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Hesiod - book author

Hesiod, the father of Greek didactic poetry, probably flourished during the 8th century BC. Hesiod's earliest poem, the famous Works and Days, and according to Boeotian testimony the only genuine one, embodies the experiences of his daily life and work, and, interwoven with episodes of fable, allegory, and personal history, forms a sort of Boeotian shepherd's calendar. The other poem attributed to Hesiod or his school which has come down in great part to modern times is The Theogony, a work of grander scope, inspired alike by older traditions and abundant local associations. It is an attempt to work into system, as none had essayed to do before, the floating legends of the gods and goddesses and their offspring.

Source: NNDB

Hesiod is the author of books: Theogony / Works and Days, Theogony, The Works and Days / Theogony / The Shield of Herakles, Works and Days (Academic Monograph Reprint), Hesiod and Theognis, Hesiod / Homeric Hymns / Epic Cycle / Homerica, Hesiod: Theogony / Works and Days / Testimonia, Mitos clasificados 1, The Shield of Heracles, Teogonía, Trabajos y días, Escudo, Certamen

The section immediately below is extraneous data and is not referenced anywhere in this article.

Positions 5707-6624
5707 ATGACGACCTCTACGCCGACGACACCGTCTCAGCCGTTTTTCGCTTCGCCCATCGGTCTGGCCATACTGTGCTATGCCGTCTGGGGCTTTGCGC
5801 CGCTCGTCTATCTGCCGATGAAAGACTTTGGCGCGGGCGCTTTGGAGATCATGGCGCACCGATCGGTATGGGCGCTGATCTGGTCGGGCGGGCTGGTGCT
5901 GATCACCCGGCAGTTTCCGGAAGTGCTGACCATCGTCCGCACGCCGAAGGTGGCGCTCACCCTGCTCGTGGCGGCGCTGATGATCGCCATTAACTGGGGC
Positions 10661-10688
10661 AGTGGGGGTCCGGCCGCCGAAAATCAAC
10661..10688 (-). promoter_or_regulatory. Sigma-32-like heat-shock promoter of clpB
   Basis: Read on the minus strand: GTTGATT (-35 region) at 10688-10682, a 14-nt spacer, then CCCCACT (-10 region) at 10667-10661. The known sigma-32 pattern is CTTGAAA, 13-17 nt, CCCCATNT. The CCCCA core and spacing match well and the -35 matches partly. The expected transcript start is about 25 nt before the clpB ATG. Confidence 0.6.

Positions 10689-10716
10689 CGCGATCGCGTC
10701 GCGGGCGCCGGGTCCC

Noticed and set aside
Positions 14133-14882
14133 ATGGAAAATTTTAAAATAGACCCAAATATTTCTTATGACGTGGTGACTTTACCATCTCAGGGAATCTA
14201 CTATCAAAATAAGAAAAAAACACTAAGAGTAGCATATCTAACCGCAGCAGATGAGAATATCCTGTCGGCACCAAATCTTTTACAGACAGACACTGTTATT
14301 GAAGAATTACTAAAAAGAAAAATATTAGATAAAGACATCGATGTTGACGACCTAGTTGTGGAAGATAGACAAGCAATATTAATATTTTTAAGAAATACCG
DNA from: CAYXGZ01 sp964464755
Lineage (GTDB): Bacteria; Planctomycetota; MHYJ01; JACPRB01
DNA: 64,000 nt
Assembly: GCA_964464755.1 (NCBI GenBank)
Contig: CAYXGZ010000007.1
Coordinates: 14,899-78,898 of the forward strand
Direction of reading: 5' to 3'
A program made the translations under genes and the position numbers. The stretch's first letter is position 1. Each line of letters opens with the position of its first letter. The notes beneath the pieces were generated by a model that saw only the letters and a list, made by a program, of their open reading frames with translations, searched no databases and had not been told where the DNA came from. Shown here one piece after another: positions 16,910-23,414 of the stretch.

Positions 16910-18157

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Hesiod, one of the oldest known Greek poets, stands out as the first personality in European literature. The Theogony contains a systematic genealogy of the gods from the beginning of the world and an account of their violent struggles before the present order was established. The Works and Days, a compendium of moral and practical advice for a life of honest husbandry, throws a unique and fascinating light on archaic Greek society, ethics, and superstition. Hesiod's poetry is the oldest source for the myths of Prometheus, Pandora, and the Golden Age.

Unlike Homer, Hesiod tells us about himself and his family (he lived in central Greece in the late eighth century BC). This new translation by a leading expert combines accuracy with readability.
This translation contains an introduction, commentary and interpretive essay and well as numerous notes and annotations to provide the history and background of the epic, and the mythological context in which it is placed. Hesiod's straightforward account of family conflict among the gods is the best and earliest evidence of what the ancient Greeks believed about the beginning of the world. Includes Hesiod's "Works and Days", lines 1-201, and material from the Library of Apollodorus.
Three epic poems by Hesiod, the 'other' great epic poet of ancient Greece (along with Homer, his near-contemporary).

Constituting some of the earliest known works of literature in European history, the poems of Hesiod describe the creation of the cosmos, the history of the gods, the life & concerns of a simple shepherd in rural Greece, and agricultural knowledge and techniques, and all, as scholar Robert Lamberton wrote, in a voice that is "idiosyncratic, ironic, self-conscious…appropriating proverbial wisdom…and transforming it into a discourse that is as much an account of poetry as it is an account of the world." [Robert Lamberton, Hesiod, Yale Univ. Press]